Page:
Authors: Zeng Zongsheng, Zhang Guangbin
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To compare the anterior capsule opacification and contraction of lens following femtosecond laser-assisted cataract surgery versus conventional phacoemulsification for cataract patients with diabetes.
A non-randomized control study was carried out.Eighty-five eyes of 85 cataract patients with diabetes were included from March 2015 to August 2016 in Xiamen Eye Center.The patients were divided into 2 groups based on the different surgeries.Forty-three eyes of 43 patients in the femtosecond laser group received femtosecond laser-assisted phacoemulsification and completed the 5.3 mm capsulorhexis using the Alcon LenSx femtosecond laser platform.Forty-two eyes of 42 patients in the conventional surgery group underwent conventional phacoemulsification group and performed 5.3 mm continuous circular capsulorhexis under the guidance of Alcon VERION.Anterior capsule opacification (ACO) was graded according to Werner’s method.The area of anterior capsular opening was calculated by using Image Pro Plus 6 software.The number of eyes in different grades of ACO and anterior capsule opening area between two groups were compared at 1 month, 3 months and 6 months after operation.
Initial anterior capsular opening area was not significantly different between the femtosecond laser group and the conventional phacoemulsification group (t=0.003, P=0.958). The anterior capsule opening area in the two groups among different time-points after operations was significantly different (Fgroup=73.602, P<0.001; Ftime=378.895, P<0.001), and anterior capsule opening areas were smaller in the conventional phacoemulsification group than those in the femtosecond laser group at various time points after operation (all at P<0.001). At 1 month after suigery, grade Ⅰ of the ACO was found in 29 eyes (67.4%) in the femtosecond laser group and 26 eyes (61.9%) in the conventional phacoemulsification group, and there was no significant difference between two groups (P=0.133). At 3 months after surgery, the incidence rate of grade Ⅱ of ACO was 11.6% (5/43) in the femtosecond laser group, which was lower than than that in the conventional phacoemulsification group(66.7%, 28/42), showing a significant difference between them (P<0.001). At the 6th month after operation, the incidence rate of grade Ⅲ of ACO in the femtosecond laser group was 14.0%(6/43), which was lower than that in the conventional phacoemulsification group(73.8%, 31/42), with a significant difference between them (P<0.001).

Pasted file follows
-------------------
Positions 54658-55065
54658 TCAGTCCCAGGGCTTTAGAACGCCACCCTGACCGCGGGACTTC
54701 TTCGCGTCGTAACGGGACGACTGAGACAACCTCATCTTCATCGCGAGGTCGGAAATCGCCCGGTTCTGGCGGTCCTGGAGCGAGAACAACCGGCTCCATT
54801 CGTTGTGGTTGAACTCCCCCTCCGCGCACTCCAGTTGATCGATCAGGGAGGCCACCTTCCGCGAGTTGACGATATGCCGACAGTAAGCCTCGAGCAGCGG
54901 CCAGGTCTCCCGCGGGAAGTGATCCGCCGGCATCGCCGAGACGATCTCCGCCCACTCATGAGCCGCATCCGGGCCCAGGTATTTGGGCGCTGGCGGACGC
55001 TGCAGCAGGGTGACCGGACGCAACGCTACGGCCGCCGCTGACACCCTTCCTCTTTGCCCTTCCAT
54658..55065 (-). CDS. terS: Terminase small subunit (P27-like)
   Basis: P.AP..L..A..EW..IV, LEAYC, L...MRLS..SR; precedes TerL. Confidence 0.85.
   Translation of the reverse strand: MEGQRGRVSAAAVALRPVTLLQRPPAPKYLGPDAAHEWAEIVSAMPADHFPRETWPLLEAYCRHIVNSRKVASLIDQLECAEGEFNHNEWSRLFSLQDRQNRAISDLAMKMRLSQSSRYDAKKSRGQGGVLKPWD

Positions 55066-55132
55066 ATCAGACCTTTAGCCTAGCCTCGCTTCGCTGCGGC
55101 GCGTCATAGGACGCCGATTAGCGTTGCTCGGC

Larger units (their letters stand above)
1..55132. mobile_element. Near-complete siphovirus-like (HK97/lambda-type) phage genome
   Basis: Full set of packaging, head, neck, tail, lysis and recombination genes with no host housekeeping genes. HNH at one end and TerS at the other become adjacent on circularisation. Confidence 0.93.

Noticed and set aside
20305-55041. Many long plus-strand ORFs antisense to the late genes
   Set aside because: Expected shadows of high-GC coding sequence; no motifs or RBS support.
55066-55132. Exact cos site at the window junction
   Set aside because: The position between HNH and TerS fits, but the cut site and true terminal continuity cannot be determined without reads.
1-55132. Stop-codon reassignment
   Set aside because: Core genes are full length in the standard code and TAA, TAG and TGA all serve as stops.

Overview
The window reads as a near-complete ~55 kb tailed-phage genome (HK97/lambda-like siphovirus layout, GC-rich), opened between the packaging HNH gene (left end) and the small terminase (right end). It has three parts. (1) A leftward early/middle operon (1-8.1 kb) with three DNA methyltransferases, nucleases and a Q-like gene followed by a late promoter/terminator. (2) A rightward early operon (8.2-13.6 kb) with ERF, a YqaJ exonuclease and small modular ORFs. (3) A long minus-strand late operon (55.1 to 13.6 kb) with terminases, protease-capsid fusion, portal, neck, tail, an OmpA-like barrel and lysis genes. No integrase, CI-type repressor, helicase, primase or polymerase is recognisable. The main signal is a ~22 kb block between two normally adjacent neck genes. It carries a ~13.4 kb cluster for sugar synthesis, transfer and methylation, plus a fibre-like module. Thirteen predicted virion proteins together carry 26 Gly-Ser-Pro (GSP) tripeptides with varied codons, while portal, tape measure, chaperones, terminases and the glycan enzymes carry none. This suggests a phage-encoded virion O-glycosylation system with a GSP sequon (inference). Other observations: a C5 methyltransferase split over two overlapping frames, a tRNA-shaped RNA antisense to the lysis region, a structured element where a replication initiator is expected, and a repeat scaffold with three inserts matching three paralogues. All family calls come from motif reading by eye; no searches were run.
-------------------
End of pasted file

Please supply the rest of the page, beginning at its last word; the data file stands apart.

Femtosecond laser-assisted cataract surgery for cataract is a good choose patients with diabetes mellitus because of reducing the occurrence of ACO and the contraction of anterior capsule.